Movie: "The Loved One"
Directed by: Tony Richardson
Writing credits: Terry Southern, Cristopher Isherwood
Reviewer: Max Burbank
Plot: Newly arrived in Hollywood from England, Dennis Barlow has hardly unpacked before his Uncle commits suicide. Left to arrange his uncle's funeral and interment at “Whispering Glades” (A stand in for Hollywood’s famed “Forrest Lawn”), he becomes infatuated by one of their cosmeticians, true believer Aimee Thanatogenos, who turns out to be more than a tad crazy. Complications arise in the form of rival suitor/embalmer Mr. Joyboy, and the shame of now working himself at The Happy Hunting Ground pets' memorial home.
Review: Evelyn Waugh, upon whose book this movie was based, is best remembered in America for his novel “Brideshead Revisited”. It’s a rich, absorbing read, peppered here an there with brief set pieces of viciously dark comedy in the service of larger themes. “The Loved One” makes no such bones. It’s a nasty, hysterical, disdain soaked rip at shallow gaudy American Culture by a foul tempered Old World Brit, the inherent snobbery of which is well balanced by deadly accuracy.
The Movie sticks with the book for the first three quarters, which is a damn shame, as it’s three quarters of a masterpiece. Then for reasons I cannot comprehend, the director parts company with the source material, a fairly ham handed and unnecessary upping of the stakes ensues (forgivable only for the fact that it provides the earliest on screen appearance of tunesmith homunculus Paul Williams I am aware of) and the whole things ends up being just remarkable and not extraordinary.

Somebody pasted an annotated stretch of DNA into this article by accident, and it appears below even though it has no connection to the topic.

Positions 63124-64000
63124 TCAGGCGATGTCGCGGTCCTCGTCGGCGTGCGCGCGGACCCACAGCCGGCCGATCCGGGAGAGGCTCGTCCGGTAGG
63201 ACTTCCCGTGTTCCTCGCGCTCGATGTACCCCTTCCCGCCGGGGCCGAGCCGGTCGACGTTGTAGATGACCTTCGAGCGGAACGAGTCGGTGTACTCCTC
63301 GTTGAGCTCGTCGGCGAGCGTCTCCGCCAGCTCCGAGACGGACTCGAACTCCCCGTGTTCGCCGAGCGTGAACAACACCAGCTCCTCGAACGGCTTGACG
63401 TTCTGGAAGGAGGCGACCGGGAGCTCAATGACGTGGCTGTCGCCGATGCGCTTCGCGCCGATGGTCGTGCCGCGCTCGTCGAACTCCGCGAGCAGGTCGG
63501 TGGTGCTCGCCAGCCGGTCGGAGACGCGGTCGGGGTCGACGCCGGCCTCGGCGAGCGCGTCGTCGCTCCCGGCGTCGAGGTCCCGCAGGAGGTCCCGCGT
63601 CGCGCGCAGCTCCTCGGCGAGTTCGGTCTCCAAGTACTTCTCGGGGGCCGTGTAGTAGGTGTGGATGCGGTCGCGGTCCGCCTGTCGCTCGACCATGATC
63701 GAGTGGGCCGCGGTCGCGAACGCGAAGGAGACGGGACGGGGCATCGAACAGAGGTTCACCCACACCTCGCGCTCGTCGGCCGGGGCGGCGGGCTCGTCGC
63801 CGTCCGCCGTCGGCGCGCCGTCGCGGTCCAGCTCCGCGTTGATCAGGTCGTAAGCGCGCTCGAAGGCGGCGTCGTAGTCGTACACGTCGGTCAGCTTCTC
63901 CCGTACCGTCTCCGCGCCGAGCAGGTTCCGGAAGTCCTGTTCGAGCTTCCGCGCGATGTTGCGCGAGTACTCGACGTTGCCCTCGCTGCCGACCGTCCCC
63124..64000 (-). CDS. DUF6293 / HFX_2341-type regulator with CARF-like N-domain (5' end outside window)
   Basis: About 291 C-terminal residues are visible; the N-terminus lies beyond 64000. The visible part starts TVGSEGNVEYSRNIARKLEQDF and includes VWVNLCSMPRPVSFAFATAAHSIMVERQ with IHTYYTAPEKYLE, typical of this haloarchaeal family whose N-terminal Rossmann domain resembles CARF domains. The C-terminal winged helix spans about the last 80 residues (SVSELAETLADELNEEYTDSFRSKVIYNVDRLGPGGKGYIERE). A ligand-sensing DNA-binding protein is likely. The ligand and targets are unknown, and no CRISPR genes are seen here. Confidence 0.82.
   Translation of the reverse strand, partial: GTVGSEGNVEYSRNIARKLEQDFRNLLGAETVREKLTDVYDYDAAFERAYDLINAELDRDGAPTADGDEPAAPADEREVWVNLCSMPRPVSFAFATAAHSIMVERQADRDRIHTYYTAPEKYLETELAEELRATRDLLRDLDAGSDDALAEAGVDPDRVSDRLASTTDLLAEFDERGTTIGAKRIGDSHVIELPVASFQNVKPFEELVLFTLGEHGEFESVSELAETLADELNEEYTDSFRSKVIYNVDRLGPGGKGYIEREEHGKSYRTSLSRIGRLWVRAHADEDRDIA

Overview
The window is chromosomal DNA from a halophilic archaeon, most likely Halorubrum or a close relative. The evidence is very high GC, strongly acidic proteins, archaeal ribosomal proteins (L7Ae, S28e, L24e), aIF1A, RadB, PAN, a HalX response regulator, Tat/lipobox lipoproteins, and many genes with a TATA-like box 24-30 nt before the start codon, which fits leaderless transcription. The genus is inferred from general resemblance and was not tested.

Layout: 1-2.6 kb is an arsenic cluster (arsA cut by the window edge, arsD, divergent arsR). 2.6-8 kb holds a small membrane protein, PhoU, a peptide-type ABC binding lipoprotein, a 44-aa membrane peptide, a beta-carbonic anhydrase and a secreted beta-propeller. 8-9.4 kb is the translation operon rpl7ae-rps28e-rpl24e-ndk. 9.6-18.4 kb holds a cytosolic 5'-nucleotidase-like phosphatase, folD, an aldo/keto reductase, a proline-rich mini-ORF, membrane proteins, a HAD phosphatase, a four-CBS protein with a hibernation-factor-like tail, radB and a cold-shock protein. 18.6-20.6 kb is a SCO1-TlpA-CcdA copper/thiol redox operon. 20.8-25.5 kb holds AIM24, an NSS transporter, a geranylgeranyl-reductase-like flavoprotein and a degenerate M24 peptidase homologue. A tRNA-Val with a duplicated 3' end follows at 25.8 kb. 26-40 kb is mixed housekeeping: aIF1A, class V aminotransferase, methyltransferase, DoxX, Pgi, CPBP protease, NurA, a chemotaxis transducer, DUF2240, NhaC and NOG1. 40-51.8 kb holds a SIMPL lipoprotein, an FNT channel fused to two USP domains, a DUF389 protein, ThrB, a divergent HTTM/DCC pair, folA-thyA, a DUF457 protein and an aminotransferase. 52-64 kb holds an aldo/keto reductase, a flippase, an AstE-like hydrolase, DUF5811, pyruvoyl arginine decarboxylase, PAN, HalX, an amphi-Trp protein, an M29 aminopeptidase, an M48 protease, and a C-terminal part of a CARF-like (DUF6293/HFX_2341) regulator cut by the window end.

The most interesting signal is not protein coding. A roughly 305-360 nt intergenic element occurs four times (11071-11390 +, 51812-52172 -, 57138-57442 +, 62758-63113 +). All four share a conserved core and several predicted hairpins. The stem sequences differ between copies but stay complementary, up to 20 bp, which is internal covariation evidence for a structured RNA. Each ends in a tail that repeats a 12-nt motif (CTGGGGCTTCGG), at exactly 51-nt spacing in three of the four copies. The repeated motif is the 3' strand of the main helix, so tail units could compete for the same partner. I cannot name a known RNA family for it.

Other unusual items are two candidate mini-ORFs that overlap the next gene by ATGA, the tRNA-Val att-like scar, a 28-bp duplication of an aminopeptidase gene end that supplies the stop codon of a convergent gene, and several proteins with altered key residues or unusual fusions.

Sir John Gielgood plays doomed uncle with understated brilliance. Jonathan Winters plays the sibling owners of both cemeteries, Liberace makes an unsettling cameo as a coffin salesman, and Milton Berle has a nice turn as the spouse of a bereaved dog owner, but the best moments belong to Rod Steiger as Mr. Joyboy. Oily and slightly reptilian, a proudly professional mortician and devoted Mama’s boy, doting on the bed ridden, morbidly obese Mrs. Joyboy, Steiger is a worthy precursor of the sort of character found loitering in the hallways of David Lynch films.
You can get it from Netflix, and you won’t be sorry.
But when you’re done, buy the book.
(Scored on a 0.5 - 5 pickles rating: 0.5 being the worst and 5 being the best)
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